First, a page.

Saturday, April 4, 2009

Nisim Bagh and Chenar trees

Akbar was the first Emperor to enter Kashmir. He built the fort at Srinagar called Hari Pabat (the Green Hill), and planned a large garden not far away on the shores of the Dal, that beautiful lake which lies between the city and the mountain amphitheatre to the north of Srinagar. The Nisim Bagh, Akbar's garden, stands in a fine open position well raised above the lake; and takes its name from the cool breezes that blow all day long under its trees. The walls, canals, and fountains have disappeared ; and the avenues of magnificent chenars with which it is closely planted must have been added long after the garden was laid out, if 'Ali Mardan Khanwas the first to introduce these trees into the country. Fully grown they resemble heavy- foliaged sycamores with serrated leaves and smooth, silvery boles and branches. They were, and are, greatly prized for their size and beauty, and more especially for their dense shade. Apart from the garden avenues, chenars are often to be seen in the villages and by the sides of the old caravan roads. They are usually planted at the four points of a square so as to shade a plot of ground all day long, and thus formed a series of halting-places between one camp and the next. In Kashmir they still remain royal trees ; they are Government property, not to be cut down with- out a special permit from the Maharaja. Green turf covers the ruined masonry terraces of the Nisim Bagh, which rise grandly from the water ; but the trees are in their prime, and the view from under their boughs across the blue expanse of the lake, crowned by the snow -streaked Mahadev, remains as enchanting as when Akbar chose this site for the first Mughal garden in Kashmir.

Between the Nisim and the Fort there is a smaller lake, at the far end of which are the remains of a picturesque garden called the Nageen Bagh. What is left shows another lake- side garden, smaller, but in character much like that of Lalla Rookh on the Manasbal. It is built on a narrow point of land, its terraces rising on three sides out of the water which forms large canals on either hand. A pavilion shaded by great chenars stands close down by the edge of the lake. All round the sides of the Dal Lake there are broken walls and terraces, the remains of early Mughal gardens. Hazrat Bal, the village close to the Nisim Bagh, stands on the site of one of these. The large mosque, where the hair of the Prophet is preserved, and specially venerated once a year at a great mela, is built round the principal garden-house. The narrow stone water- course runs beneath it, and through the village square, in the midst of which a beautifully carved stone chabutra figures conspicuously and still forms a convenient praying platform. The old entrance can be seen in the long line of stone steps leading down to the water, but the most interesting feature at Hazrat Bal is the carved stone fountains.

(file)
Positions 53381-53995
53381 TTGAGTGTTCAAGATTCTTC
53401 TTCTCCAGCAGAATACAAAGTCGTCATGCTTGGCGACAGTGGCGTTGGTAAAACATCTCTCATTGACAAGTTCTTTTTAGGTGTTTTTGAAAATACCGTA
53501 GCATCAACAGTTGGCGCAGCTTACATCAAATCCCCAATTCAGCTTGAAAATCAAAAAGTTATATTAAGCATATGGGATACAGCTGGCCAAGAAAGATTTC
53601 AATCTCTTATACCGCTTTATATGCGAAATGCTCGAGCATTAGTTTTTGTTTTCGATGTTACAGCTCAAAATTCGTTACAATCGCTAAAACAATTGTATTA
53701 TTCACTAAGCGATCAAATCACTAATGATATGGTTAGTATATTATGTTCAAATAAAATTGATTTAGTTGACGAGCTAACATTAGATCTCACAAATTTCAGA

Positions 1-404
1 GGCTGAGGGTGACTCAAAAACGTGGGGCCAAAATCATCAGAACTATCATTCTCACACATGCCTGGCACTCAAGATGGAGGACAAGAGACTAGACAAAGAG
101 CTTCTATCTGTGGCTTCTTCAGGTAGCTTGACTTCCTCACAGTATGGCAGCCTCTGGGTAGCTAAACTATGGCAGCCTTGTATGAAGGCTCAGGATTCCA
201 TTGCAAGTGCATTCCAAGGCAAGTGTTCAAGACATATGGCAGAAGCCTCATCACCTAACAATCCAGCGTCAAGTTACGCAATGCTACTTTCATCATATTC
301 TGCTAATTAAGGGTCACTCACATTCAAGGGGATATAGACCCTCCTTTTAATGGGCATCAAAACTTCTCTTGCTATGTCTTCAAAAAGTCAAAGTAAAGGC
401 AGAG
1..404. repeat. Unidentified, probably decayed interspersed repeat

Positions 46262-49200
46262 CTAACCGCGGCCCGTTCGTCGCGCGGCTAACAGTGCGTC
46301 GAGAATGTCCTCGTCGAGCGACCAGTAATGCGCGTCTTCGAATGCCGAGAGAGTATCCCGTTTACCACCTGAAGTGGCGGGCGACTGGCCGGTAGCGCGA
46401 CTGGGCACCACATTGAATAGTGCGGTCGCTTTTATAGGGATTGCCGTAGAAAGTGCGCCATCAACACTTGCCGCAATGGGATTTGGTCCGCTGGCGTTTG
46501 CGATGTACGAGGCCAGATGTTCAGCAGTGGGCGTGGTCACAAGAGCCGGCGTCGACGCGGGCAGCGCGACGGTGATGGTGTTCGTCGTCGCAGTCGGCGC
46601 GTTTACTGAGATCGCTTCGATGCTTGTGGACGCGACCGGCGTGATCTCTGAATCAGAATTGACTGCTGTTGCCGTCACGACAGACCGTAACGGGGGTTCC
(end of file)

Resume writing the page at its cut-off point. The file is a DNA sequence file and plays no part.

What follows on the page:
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From C.M. Villiers Stuart's 'Gardens of the Great Mughals' (1913)
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Photograph:

1. A Chinar Tree at a Garden on the bank of the Jehlum river, near Zero Bridge, Rajbagh, Srinagar.

2. Courtesy of George Eastman House Photography Collections Online
They have a great collection of "Lantern Slides of India" Do check it out!
The caption for the old photograph (probably dating back to 1890s) reads:
TITLE ON OBJECT: Hurri Purbut, from Nusseeb Bagh
PUBLISHER: McAllister, T.H.
transparency, woodburytype on glass

2 comments:

  1. That vintage photograph of Naseem Bagh is priceless. I lived in that area for 13 years..and have never seen it look the way it does in this picture..vast, bare expanse.
    Beautiful photograph.

    ReplyDelete
  2. I thought it would still be a vast and bare expanse. At Srinagar, standing on Habba Kadal bridge, even the sight of mobile towers fascinated me.

    ReplyDelete

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